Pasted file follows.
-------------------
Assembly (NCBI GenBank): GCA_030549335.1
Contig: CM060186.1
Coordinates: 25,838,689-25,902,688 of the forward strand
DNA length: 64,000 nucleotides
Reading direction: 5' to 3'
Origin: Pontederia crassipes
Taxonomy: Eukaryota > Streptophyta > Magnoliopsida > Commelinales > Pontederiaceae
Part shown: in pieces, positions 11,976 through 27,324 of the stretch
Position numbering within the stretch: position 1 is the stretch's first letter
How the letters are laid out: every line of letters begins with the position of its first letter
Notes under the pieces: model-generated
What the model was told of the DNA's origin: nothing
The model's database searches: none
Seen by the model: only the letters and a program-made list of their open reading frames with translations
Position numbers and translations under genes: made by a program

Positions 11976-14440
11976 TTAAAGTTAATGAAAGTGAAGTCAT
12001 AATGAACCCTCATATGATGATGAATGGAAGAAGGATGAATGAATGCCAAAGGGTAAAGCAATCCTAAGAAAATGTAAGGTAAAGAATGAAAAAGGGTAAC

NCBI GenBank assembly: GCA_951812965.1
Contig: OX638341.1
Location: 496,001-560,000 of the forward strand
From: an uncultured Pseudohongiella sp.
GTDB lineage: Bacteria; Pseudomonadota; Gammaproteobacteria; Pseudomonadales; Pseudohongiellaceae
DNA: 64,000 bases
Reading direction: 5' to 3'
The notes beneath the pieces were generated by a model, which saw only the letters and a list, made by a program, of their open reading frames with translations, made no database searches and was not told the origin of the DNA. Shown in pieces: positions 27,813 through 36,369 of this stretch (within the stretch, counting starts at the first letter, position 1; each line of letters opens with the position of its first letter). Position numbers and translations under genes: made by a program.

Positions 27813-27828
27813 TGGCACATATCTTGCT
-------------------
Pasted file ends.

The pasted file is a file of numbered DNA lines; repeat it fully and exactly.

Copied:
Assembly (NCBI GenBank): GCA_030549335.1
Contig: CM060186.1
Coordinates: 25,838,689-25,902,688 of the forward strand
DNA length: 64,000 nucleotides
Reading direction: 5' to 3'
Origin: Pontederia crassipes
Taxonomy: Eukaryota > Streptophyta > Magnoliopsida > Commelinales > Pontederiaceae
Part shown: in pieces, positions 11,976 through 27,324 of the stretch
Position numbering within the stretch: position 1 is the stretch's first letter
How the letters are laid out: every line of letters begins with the position of its first letter
Notes under the pieces: model-generated
What the model was told of the DNA's origin: nothing
The model's database searches: none
Seen by the model: only the letters and a program-made list of their open reading frames with translations
Position numbers and translations under genes: made by a program

Positions 11976-14440
11976 TTAAAGTTAATGAAAGTGAAGTCAT
12001 AATGAACCCTCATATGATGATGAATGGAAGAAGGATGAATGAATGCCAAAGGGTAAAGCAATCCTAAGAAAATGTAAGGTAAAGAATGAAAAAGGGTAAC

NCBI GenBank assembly: GCA_951812965.1
Contig: OX638341.1
Location: 496,001-560,000 of the forward strand
From: an uncultured Pseudohongiella sp.
GTDB lineage: Bacteria; Pseudomonadota; Gammaproteobacteria; Pseudomonadales; Pseudohongiellaceae
DNA: 64,000 bases
Reading direction: 5' to 3'
The notes beneath the pieces were generated by a model, which saw only the letters and a list, made by a program, of their open reading frames with translations, made no database searches and was not told the origin of the DNA. Shown in pieces: positions 27,813 through 36,369 of this stretch (within the stretch, counting starts at the first letter, position 1; each line of letters opens with the position of its first letter). Position numbers and translations under genes: made by a program.

Positions 27813-27828
27813 TGGCACATATCTTGCT